That's our old pal Matt Scott at it again, and that's a good thing. Join us, one and all, and hear some guy on the internet crack a wee cider and tell you what he thinks of Matt's upcoming single "All Out Of Sorts".
Ayrshire singer/songwriter Matt Scott has a well cultivated sound about his music. That includes his solo efforts and his own songs played with a cracking backing band. So "All Out Of Sorts" is a good title for his new single. It's a wee bit different from his other recent releases, but it is unmistakably a Matt Scott track.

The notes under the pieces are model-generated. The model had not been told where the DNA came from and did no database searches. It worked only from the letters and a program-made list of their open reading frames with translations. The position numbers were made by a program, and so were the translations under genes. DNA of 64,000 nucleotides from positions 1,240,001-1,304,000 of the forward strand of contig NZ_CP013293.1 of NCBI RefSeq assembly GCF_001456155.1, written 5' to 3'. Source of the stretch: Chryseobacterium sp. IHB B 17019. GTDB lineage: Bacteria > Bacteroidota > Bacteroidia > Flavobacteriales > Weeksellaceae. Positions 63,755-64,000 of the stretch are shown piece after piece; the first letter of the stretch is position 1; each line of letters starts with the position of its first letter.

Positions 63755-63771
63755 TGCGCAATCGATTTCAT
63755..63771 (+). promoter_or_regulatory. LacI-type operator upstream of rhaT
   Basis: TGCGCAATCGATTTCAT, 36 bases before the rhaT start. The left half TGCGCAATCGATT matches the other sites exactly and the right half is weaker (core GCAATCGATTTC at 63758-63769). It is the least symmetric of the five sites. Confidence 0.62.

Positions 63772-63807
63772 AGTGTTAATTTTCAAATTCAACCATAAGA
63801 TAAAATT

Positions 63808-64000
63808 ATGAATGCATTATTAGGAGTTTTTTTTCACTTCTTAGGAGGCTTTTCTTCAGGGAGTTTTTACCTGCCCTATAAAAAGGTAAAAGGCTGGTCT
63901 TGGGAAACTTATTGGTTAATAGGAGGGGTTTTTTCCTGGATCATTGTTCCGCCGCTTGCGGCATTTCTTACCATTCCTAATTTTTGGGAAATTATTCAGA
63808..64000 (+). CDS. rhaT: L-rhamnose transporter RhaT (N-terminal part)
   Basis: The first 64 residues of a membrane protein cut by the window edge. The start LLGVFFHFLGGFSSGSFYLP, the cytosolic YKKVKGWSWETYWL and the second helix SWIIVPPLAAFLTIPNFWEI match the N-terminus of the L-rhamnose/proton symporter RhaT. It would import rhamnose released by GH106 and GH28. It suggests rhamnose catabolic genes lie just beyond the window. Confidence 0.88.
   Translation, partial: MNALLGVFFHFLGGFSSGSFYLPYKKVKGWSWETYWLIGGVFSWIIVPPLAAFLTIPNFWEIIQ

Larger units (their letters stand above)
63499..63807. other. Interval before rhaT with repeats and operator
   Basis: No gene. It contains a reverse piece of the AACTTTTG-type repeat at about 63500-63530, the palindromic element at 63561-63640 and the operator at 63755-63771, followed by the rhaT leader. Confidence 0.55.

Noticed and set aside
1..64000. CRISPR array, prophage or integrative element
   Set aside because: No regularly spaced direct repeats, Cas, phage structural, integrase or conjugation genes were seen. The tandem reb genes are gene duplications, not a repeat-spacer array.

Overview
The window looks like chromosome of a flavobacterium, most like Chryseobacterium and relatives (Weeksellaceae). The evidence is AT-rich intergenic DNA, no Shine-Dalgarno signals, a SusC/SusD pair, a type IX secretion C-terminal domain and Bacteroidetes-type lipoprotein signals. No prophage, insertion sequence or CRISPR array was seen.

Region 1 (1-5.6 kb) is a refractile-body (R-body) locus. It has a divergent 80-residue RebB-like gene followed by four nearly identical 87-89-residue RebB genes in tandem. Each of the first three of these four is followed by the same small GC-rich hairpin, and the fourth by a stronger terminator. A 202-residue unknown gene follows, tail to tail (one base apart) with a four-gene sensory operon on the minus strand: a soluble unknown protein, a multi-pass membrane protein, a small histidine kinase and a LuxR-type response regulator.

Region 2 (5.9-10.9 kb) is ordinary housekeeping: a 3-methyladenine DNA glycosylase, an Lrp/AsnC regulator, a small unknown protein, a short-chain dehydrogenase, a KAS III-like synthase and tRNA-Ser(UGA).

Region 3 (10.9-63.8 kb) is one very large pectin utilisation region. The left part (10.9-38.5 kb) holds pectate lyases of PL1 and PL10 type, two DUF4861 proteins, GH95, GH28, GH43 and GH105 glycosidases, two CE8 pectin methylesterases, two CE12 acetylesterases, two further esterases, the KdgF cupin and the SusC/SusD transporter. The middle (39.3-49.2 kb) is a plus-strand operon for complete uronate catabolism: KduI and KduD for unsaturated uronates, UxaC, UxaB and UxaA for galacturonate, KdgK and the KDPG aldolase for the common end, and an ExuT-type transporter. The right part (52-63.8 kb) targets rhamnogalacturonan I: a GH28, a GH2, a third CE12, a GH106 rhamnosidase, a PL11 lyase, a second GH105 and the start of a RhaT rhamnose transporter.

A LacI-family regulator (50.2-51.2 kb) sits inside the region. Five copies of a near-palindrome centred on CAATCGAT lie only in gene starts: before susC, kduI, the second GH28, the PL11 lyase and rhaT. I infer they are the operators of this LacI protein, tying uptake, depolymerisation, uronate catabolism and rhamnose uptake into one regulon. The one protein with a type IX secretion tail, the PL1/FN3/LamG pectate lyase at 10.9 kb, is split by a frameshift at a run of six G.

Hit play on this single and the drum hits will fire you straight into a lead guitar line that will stick itself in your head with ease. It's light, melodic and it's one of the more memorable parts of the song. Already to me the track seems heavier on the electric than I might expect from the Killie Troubadour. Hold back on shouting "Judas!" for now however, as the acoustic guitar makes itself known off the back of a tasteful wee bass run into the first verse. The electric guitars mostly dropping out here too, leaving room for Matt's voice. I did notice something as soon as the vocals kicked in. They were in a higher register than usual. And less "gravely", "smokey" and "gruff" which Matt no doubt hears his voice described as all the time. You'll be able to hear the difference yourself if you compare it to say, "You Cried" from his 2017 EP (Available on Spotify and at www.soundcloud.com/mattjamesscott).